July 08, 2009


Greetings from the Mainland!

It feels strange to finally be in the season that we are accustomed to calling summer, when it feels like we've been in summer for 3 months already. The temperatures daily spike well into the 30's and often well into the 40's. For the first time in our lives we have air conditioning. We are unable to open any windows here, because our windows have no screens (or screens that move when pushed). Being on the third floor of an apartment and having a spiked fence below the window, it is a little nerve racking to have the windows open. Especially since the windows are only 3 ft off the floor and have a delightful, foot-wide ledge that the boys like to play on. Mothers just love the mental images that come with those combinations!

Anyway, I have never operated air conditioners before, so I am still learning that. It either is too cold or not cool enough (however, I feel that I can mostly blame it on the fact that every button on the air conditioner is in Chinese, so we sort of just hit buttons until it seems to do what we want!). Similarly, our washing machine has all kinds of fancy settings on it, but likewise is all in Chinese characters. We just turn it on and then hit the largest, most obvious button. So who knows, cold wash/cold rinse, warm wash/cold rinse? If you come to visit us, don't bring any "delicates"!

After about a month of James and I riding a tide of confidence in speaking Chinese, we have both simultaneously crashed. Our brains have shut down, we have no will to study and every day of lessons brings a new revelation of all the mistakes we are making. It really is terribly discouraging. We reached a point where we could say what we wanted (brokenly) and be understood. I think we were so happy to finally reach that point that we slacked off, and now we are paying for it. But it is hard to get that same amount of will and effort back up again.

Another problem is that we learn 10 new characters for every lesson finished, which makes for about 10 to 20 new characters per week. Usually the text book writes out the Chinese word with our (more recognizable) alphabet with the tone used written over top of the word. Once you get used to the different pronunciations of familiar letters and using tones, it is quite a friendly system. However, whenever we learn more characters, it stops writing out the word like this, after that it is brute memorization of which character represents which word with which tone. In short, if you don't learn and study the characters carefully, you make many, very embarrassing mistakes! Now I am forgetting even the most basic words because I have not been studying enough. Ahhhhh!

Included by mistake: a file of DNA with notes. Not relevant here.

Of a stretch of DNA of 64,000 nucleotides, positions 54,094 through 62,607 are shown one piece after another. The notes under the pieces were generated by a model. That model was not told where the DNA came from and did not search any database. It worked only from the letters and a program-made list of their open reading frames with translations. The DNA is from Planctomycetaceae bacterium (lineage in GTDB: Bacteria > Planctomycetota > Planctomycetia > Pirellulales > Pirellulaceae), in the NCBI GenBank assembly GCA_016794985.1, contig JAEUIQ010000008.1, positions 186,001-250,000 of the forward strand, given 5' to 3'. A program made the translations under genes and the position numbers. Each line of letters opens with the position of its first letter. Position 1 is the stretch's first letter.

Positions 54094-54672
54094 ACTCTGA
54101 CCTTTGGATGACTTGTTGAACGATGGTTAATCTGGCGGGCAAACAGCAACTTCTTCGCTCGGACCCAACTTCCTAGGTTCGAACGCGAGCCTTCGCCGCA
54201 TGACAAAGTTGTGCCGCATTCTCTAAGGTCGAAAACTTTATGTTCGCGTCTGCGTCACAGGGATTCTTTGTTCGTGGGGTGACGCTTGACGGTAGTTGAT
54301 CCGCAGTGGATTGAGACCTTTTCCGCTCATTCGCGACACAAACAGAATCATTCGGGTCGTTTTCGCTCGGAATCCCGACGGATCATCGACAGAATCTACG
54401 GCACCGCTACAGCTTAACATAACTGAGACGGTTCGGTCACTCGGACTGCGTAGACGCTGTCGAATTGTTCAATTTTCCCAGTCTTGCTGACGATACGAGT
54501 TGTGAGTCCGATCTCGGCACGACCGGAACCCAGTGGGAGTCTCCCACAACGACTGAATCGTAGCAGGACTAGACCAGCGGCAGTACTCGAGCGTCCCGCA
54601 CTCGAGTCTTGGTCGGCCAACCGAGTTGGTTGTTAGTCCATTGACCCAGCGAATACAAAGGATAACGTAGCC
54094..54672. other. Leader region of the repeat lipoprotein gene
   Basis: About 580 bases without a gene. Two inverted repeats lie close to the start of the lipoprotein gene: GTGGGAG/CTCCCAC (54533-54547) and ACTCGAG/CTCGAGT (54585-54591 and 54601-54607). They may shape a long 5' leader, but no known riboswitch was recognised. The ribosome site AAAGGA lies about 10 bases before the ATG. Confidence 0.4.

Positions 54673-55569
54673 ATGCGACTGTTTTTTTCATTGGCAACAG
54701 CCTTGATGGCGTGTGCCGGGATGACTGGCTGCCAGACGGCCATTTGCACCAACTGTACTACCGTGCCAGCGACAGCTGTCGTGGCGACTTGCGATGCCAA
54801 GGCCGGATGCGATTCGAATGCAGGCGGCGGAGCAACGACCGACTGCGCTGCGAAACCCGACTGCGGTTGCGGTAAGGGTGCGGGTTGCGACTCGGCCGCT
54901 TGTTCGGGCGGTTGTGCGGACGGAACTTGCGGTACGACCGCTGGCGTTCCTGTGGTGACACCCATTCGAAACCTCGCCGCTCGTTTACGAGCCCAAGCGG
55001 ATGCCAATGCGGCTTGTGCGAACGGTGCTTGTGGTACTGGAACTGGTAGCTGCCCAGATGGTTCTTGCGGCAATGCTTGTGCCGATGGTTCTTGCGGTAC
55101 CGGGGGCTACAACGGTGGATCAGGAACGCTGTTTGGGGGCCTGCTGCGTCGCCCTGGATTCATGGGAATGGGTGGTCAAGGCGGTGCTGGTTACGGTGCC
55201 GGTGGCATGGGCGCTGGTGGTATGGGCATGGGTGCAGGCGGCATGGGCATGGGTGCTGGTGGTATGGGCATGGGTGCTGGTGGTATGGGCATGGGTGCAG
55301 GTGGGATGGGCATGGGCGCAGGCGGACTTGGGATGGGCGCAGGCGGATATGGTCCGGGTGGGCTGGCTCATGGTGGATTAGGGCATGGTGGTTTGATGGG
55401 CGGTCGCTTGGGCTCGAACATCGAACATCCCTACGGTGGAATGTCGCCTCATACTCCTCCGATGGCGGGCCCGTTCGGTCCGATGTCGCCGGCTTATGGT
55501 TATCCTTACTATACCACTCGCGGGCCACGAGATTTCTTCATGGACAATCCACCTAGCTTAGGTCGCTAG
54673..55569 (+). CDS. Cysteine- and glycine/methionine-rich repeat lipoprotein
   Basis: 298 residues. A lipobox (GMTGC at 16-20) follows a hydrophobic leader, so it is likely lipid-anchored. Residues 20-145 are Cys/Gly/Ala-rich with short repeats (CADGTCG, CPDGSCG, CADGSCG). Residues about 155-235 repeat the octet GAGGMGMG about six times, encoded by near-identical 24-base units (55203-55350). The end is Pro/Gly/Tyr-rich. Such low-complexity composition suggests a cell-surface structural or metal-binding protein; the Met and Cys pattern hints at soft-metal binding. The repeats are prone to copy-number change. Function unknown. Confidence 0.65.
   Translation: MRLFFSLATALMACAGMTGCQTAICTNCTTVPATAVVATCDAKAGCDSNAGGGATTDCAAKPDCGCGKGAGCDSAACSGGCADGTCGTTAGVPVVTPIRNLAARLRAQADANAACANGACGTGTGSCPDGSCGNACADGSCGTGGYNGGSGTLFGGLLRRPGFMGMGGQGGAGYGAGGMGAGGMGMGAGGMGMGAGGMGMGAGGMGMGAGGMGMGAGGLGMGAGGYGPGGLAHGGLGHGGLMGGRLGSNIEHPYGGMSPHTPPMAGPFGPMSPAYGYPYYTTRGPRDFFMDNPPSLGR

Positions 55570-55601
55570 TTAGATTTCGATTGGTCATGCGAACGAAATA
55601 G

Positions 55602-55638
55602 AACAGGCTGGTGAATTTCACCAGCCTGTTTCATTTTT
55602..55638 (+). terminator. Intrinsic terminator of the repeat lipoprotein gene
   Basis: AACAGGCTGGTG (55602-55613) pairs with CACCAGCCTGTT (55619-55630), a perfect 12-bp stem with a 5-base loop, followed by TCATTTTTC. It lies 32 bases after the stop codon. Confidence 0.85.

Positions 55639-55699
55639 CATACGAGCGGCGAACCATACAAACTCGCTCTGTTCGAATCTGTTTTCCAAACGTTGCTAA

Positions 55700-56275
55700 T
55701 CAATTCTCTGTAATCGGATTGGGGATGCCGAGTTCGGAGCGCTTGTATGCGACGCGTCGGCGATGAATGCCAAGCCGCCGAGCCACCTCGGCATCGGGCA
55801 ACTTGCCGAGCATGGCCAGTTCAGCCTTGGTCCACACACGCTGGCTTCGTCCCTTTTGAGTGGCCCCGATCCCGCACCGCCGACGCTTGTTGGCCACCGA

According to Wikipedia, there are some 47,000 Chinese characters, each representing a different word. But apparently, most Chinese people can only recognize a few thousand.
According to my textbook, I should be able to recognize 140. James has devoted more time to characters than I have, and is consequently doing much better than I. In addition to this, Chinese is not subdivided into individual words. So even if two characters together make a word, they are not obviously placed together. All of the characters are evenly spaced apart. Thus, when I read Chinese, I sound like a robot.

Today, James is off on another trip. He flew out this morning and will return by midmorning tomorrow on the overnight train. I am going to Cambodia as mentioned earlier. I will be leaving next week on the 15th and returning on the 23rd. I have a few days of visiting projects as a guest, a few days with old acquaintances of James', and a few days of workshops. I am very glad to have people to connect with while I am there. I was very concerned that I would end up in Cambodia and be stuck alone in a hotel with no idea of where to go or how to get around.

James has told me so much about living in Cambodia. From the smells you smell, when getting off the plane, to the sound the "noodle-cart" man makes as he comes down the street, to the feeling of an approaching monsoon, to hearing some old Khmer woman speaking in a loud staccato in the street. I'll be waiting for it all (in full awareness that much must have changed in the 13 years since).

We will probably begin an online photo album to impart some of these (and other) experiences. It seems for the time being that Facebook has joined the growing number of prominent websites that are currently unavailable, even with a proxy.


1 comment:

derrydown said...

I remember well the brain fatigue stage of language immersion. It's really scary. You feel like your brain just can't handle anymore, but it is just a stage. Your brain is having a hard time sorting through all the information, but you will make it! Keep going and you will come out the other side. I hope you enjoy Cambodia, Jess! The people are so nice. Love, Mom